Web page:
Gabrieleño communities and culture went into rapid decline after the Spanish established the Mission San Gabriel in 1771. Gabrieleño were increasingly convinced, lured or even forced into joining the mission and, upon becoming converts (baptized as neophytes), pressed into abandoning their native village, culture, religion and language (see Toypurina - California's Joan of Arc). As legal wards of the mission under Spanish law, neophytes were subject to the padres as if they were children, unable to make key decisions independent of the padres and certainly never allowed to leave. Soldiers assigned to protect the mission were commonly abusive, but especially outside the mission. Diseases introduced by the Spanish also took a brutal toll, inside and outside the mission, killing at least half the native population. By the time the first American settlers arrival in the Los Angeles area in 1841, surviving Gabrieleño were scattered and working at subsistence level on Mexican ranches and virtually all original villages had disappeared (see "L.A. Video: Great Indian Migration from Villages to Missions" at end of this page). Promises earlier made by Mexican authorites that Gabrieleño would take ownership of former mission lands were unfulfilled and long forgotten. Sadly, in contrast to long romanticized images of early California, the actual experience of the native people of the Los Angeles area, from the arrival of the Spanish through the 20th century, proved to be a nightmare of subjugation, loss, disease, rape, abuse and death.
Today, most traces of L.A.'s original people from before the arrival of Europeans are gone and only a few thousand Gabrieleño are estimated to remain living in California. Beginning in the 1980s, Gabrieleño descendants began organizing for formal tribal recognition. In 1994, the Gabrielino-Tongva Tribe was recognized by an act of the California legislature as "the aboriginal tribe of the Los Angeles Basin." Since then, however, competing factions and groups have formed. All have been contentious with one another, claiming to be the only genuine representatives of L.A.'s original people. Despite varying degrees of state recognition, none of the separate groups have thus far succeeded, as a group, at obtaining federal recognition as a distinct Native American tribe.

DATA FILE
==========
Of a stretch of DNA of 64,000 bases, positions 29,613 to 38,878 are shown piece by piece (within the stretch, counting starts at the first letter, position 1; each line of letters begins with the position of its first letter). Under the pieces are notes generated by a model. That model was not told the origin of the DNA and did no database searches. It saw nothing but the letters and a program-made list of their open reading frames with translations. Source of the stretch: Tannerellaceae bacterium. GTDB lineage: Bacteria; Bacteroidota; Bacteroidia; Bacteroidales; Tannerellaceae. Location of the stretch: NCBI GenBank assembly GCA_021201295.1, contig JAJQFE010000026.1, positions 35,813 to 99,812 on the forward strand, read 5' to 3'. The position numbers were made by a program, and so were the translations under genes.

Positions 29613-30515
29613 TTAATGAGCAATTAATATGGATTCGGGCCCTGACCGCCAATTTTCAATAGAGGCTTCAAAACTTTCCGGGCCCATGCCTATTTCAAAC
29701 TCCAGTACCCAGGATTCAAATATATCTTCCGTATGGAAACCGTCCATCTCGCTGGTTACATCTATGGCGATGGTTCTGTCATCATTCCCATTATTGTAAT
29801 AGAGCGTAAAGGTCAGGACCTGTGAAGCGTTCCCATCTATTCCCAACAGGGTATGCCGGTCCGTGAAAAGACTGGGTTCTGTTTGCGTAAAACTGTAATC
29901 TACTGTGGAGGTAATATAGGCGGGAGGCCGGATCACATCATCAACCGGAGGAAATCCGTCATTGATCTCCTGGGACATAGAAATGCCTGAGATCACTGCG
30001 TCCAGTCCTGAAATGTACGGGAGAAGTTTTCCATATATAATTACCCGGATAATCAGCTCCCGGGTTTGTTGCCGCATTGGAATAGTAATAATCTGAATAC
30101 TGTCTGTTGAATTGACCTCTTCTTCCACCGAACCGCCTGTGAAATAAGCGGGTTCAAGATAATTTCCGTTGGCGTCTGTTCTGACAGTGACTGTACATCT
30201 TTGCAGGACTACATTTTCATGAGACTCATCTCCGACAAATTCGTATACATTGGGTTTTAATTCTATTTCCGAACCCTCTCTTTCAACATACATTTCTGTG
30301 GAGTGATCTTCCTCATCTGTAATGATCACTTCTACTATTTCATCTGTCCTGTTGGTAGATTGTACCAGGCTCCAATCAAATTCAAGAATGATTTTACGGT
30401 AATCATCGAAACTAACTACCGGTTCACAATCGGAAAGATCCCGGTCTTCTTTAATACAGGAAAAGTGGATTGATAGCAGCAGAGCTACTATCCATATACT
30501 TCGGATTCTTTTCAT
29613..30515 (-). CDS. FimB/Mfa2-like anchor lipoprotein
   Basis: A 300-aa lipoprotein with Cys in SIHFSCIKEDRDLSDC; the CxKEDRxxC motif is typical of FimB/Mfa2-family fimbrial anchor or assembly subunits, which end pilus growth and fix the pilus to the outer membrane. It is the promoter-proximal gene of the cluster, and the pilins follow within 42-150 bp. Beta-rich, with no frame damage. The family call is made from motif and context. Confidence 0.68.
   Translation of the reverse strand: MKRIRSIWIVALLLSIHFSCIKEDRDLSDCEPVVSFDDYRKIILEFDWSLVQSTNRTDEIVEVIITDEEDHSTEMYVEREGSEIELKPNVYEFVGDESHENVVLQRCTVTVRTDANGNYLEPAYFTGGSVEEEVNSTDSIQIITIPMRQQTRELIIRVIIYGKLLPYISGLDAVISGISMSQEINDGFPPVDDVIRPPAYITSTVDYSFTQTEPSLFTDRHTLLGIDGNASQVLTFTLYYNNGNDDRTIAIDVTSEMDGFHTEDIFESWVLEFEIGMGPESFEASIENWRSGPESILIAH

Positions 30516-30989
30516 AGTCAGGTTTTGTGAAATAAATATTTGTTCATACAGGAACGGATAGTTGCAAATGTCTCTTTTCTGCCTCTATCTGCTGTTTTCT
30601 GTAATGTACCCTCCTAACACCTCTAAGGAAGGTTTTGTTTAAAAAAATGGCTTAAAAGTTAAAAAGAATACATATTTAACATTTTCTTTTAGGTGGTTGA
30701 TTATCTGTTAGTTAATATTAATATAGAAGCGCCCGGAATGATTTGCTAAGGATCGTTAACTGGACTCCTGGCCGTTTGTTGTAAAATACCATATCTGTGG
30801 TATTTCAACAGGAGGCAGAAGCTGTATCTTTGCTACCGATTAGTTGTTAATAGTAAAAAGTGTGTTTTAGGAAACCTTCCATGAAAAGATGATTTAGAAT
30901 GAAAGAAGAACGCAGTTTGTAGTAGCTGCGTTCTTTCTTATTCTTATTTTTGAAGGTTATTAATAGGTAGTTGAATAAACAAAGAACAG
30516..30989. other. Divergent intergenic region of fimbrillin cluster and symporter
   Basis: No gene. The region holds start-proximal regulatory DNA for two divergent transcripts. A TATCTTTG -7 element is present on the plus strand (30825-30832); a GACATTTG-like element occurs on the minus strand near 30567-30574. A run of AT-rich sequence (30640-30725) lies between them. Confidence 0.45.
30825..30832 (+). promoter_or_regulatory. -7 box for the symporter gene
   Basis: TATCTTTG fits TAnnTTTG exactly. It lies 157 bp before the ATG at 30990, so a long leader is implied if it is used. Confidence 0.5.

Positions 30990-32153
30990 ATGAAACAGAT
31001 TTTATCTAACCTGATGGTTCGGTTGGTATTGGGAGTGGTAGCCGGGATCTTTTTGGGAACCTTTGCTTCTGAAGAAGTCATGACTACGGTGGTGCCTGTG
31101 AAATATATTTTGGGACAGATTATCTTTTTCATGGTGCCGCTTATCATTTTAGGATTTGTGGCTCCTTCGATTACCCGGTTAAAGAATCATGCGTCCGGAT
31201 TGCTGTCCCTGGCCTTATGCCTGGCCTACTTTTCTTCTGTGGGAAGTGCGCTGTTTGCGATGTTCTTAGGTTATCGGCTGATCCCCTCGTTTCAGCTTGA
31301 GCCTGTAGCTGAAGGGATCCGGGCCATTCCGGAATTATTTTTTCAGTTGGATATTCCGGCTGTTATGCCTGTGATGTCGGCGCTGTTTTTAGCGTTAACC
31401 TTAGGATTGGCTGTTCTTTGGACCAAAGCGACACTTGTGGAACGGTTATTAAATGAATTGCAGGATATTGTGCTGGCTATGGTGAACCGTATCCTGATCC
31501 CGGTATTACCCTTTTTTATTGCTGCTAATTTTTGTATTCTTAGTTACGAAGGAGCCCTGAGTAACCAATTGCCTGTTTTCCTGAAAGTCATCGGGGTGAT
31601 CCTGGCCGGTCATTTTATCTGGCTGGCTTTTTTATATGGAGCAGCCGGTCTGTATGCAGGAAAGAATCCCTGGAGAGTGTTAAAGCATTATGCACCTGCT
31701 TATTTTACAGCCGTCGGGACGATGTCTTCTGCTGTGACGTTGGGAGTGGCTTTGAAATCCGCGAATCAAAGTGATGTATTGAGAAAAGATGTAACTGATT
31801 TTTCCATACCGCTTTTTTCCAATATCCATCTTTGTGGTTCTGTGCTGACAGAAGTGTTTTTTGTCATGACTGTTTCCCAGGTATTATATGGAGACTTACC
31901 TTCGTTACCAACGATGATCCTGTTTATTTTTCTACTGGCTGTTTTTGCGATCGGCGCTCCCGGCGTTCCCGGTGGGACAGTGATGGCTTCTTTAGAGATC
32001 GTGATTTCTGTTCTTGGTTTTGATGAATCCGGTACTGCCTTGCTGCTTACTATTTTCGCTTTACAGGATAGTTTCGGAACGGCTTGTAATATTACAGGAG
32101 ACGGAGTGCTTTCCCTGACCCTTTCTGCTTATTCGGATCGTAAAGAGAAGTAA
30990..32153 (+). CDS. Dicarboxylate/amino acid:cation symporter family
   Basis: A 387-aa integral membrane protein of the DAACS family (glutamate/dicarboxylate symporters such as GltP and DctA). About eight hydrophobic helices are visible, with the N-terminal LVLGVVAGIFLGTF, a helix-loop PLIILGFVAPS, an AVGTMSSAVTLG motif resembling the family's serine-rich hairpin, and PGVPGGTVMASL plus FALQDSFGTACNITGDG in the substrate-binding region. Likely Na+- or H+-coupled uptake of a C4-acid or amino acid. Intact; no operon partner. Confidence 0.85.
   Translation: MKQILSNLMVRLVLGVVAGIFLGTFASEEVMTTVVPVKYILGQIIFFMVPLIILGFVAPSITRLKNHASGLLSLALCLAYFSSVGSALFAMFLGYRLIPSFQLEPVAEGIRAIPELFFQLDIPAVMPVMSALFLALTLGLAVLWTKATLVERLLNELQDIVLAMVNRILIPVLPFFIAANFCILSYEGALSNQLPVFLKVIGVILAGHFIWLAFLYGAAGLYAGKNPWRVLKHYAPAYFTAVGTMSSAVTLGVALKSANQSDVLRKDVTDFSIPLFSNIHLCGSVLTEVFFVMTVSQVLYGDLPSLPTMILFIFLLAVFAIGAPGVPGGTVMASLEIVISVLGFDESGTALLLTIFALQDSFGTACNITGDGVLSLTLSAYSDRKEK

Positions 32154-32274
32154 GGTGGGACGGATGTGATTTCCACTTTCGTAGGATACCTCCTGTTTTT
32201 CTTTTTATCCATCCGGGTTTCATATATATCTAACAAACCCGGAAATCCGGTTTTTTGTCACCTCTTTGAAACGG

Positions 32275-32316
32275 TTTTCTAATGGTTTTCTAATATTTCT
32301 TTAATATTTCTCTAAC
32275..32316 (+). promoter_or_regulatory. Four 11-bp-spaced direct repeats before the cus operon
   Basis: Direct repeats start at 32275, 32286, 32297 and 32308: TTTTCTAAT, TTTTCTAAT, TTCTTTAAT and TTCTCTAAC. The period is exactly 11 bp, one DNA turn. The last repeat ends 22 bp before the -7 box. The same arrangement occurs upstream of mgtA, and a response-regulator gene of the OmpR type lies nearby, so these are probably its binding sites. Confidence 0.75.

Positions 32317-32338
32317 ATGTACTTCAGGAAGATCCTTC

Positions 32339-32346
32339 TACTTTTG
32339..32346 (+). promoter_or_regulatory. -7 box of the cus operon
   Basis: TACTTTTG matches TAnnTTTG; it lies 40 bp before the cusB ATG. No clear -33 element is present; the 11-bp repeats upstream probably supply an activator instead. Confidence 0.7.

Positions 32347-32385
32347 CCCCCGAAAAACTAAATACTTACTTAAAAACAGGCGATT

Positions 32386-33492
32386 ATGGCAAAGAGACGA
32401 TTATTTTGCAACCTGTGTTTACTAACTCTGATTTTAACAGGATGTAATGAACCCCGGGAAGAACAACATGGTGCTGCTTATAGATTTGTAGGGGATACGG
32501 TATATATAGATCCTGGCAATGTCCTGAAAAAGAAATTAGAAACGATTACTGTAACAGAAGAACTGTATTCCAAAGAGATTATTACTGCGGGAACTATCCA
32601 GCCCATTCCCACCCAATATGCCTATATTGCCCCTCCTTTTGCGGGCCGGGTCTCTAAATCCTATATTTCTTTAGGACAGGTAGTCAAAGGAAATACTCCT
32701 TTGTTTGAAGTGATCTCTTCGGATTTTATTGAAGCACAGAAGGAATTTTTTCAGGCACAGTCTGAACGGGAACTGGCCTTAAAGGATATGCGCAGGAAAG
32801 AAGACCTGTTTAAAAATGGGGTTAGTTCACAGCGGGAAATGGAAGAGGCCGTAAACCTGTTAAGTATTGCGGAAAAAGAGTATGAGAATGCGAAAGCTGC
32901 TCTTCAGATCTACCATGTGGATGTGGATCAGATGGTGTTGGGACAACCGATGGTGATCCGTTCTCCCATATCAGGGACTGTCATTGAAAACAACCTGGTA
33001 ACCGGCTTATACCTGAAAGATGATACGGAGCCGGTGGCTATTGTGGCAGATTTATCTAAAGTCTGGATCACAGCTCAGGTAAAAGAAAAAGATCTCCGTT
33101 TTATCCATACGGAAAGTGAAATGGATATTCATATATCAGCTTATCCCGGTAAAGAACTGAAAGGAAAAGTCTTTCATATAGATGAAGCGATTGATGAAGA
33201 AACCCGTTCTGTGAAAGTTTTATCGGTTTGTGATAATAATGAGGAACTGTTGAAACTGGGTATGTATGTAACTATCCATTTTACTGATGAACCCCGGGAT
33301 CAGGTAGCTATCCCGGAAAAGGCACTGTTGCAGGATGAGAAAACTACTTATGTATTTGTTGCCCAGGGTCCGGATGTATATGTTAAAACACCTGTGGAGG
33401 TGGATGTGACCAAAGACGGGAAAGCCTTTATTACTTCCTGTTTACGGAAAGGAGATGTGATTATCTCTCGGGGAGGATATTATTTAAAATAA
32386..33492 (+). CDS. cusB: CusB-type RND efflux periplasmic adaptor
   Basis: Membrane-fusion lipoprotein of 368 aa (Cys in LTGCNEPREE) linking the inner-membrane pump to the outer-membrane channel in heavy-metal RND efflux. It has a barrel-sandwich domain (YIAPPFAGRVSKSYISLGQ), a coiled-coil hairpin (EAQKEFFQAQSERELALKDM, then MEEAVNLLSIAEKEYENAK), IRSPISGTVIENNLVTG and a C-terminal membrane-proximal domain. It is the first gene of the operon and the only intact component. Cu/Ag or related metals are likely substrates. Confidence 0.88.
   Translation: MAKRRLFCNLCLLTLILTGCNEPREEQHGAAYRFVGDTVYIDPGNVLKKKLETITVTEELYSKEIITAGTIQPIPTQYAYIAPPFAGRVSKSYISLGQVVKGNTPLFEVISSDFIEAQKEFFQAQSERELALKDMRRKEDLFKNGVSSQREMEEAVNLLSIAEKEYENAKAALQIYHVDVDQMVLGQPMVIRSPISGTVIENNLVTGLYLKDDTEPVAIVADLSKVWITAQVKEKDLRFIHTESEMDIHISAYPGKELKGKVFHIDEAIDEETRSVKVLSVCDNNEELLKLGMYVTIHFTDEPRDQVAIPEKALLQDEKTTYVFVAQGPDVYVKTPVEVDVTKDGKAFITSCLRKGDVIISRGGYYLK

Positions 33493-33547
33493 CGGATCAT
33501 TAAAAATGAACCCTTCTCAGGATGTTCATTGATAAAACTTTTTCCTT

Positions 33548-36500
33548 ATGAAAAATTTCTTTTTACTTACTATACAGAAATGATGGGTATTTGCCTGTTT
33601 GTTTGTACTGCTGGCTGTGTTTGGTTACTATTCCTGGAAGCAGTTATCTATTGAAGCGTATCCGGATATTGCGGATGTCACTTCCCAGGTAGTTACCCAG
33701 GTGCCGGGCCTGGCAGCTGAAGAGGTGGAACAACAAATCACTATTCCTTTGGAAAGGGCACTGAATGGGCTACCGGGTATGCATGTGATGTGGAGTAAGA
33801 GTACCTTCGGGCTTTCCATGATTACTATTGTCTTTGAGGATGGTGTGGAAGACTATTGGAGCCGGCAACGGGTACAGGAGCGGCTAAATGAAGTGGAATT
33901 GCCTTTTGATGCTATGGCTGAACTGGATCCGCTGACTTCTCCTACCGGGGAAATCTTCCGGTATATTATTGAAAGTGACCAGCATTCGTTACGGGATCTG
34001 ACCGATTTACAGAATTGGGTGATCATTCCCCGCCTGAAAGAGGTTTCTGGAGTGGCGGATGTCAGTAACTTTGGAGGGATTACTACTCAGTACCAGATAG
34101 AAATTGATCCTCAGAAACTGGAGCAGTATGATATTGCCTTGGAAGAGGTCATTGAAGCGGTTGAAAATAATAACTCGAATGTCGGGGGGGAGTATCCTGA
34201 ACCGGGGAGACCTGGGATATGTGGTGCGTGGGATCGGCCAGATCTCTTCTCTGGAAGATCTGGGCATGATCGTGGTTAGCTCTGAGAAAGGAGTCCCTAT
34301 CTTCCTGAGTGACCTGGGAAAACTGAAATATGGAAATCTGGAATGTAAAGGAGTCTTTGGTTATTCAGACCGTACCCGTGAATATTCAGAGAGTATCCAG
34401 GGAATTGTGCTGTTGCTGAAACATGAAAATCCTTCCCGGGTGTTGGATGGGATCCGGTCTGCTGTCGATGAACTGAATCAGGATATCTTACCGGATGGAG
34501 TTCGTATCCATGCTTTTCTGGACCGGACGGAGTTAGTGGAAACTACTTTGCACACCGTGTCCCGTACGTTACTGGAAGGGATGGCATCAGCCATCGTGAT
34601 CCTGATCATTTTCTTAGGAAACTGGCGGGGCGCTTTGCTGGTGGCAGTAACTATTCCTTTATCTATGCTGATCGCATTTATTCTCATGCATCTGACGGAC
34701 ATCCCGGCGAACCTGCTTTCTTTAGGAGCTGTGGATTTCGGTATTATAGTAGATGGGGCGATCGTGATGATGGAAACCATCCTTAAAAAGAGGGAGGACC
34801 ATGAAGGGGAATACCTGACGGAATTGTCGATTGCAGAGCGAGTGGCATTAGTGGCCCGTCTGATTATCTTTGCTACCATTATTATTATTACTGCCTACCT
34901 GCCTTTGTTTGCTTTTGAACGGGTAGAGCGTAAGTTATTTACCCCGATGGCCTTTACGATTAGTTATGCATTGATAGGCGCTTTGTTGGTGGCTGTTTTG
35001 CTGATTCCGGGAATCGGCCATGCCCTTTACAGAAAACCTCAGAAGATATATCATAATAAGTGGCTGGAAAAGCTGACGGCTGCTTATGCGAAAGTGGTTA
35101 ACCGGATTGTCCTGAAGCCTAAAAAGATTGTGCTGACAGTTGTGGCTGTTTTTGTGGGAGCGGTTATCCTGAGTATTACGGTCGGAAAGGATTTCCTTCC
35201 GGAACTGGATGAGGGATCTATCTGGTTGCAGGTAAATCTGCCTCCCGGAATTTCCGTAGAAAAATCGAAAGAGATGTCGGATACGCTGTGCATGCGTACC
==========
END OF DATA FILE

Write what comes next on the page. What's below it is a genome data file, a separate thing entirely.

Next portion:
We refer to the larger tribe native to Los Angeles County as Gabrieleño. Depending on which group they are associated with, they also go by Gabrielino, Tongva and Kizh. What should L.A.'s original people be called?
The Chumash, who are believed to have arrived in the Los Angeles area about 3,000 years ago, ranged into the Malibu area of Los Angeles County, although they mostly lived in parts of Ventura and Santa Barbara Counties. Being a seafaring people, Chumash Indians spent much of their time building small boats and fishing and were accomplished fishermen and artisans. They were more sophisticated craftsmen than their Gabrieleño neighbors to the south.
When the first Spanish missionaries arrived, there were believed to be as many as 22,000 Chumash. However, as did happen with the Gabrieleño, their population, communities and culture rapidly disappeared after the arrival of the Europeans. By 1906, there were only 42 known survivors. Today, about 2,000 people claim to be Chumash descendants, mostly living in Ventura and Santa Barbara Counties.
Source: California Indians - An Illustrated Guide, George Emanuels, Diablo Books. The First Angelinos: The Gabrielino Indians of Los Angeles, William McCawley, Malki Museum Press/Ballena Press
The smallest group of original Los Angeles native people are the Tataviam or Fernandeños (due to their close association to the Mission San Fernando). The sites of 20 early Tataviam villages lie north of the San Fernando Valley and in the Santa Clarita Valley. They were believed to have numbered about 1,000 people and were heavily influenced by the culture of their more numerous neighbors, the Gabrieleño and Chumash.